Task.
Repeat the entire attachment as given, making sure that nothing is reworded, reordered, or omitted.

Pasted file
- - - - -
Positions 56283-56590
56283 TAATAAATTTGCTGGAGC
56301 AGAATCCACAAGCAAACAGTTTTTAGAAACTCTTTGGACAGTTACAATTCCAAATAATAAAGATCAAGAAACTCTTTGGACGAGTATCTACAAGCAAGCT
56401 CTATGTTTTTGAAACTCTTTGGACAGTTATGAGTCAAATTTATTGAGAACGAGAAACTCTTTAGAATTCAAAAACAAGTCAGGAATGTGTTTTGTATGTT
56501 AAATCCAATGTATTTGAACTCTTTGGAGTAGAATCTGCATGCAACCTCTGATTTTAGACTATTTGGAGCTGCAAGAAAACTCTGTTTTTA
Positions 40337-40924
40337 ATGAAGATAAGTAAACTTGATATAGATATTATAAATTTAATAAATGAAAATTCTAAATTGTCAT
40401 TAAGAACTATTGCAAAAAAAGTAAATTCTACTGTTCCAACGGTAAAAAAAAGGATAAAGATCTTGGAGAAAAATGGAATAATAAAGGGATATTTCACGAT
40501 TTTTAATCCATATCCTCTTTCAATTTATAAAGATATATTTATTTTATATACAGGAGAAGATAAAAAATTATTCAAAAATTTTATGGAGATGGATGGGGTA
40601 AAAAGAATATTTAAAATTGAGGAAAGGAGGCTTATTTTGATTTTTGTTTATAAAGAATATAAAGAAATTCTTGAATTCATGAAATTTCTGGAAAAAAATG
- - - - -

Positions 56283-56590
56283 TAATAAATTTGCTGGAGC
56301 AGAATCCACAAGCAAACAGTTTTTAGAAACTCTTTGGACAGTTACAATTCCAAATAATAAAGATCAAGAAACTCTTTGGACGAGTATCTACAAGCAAGCT
56401 CTATGTTTTTGAAACTCTTTGGACAGTTATGAGTCAAATTTATTGAGAACGAGAAACTCTTTAGAATTCAAAAACAAGTCAGGAATGTGTTTTGTATGTT
56501 AAATCCAATGTATTTGAACTCTTTGGAGTAGAATCTGCATGCAACCTCTGATTTTAGACTATTTGGAGCTGCAAGAAAACTCTGTTTTTA
Positions 40337-40924
40337 ATGAAGATAAGTAAACTTGATATAGATATTATAAATTTAATAAATGAAAATTCTAAATTGTCAT
40401 TAAGAACTATTGCAAAAAAAGTAAATTCTACTGTTCCAACGGTAAAAAAAAGGATAAAGATCTTGGAGAAAAATGGAATAATAAAGGGATATTTCACGAT
40501 TTTTAATCCATATCCTCTTTCAATTTATAAAGATATATTTATTTTATATACAGGAGAAGATAAAAAATTATTCAAAAATTTTATGGAGATGGATGGGGTA
40601 AAAAGAATATTTAAAATTGAGGAAAGGAGGCTTATTTTGATTTTTGTTTATAAAGAATATAAAGAAATTCTTGAATTCATGAAATTTCTGGAAAAAAATG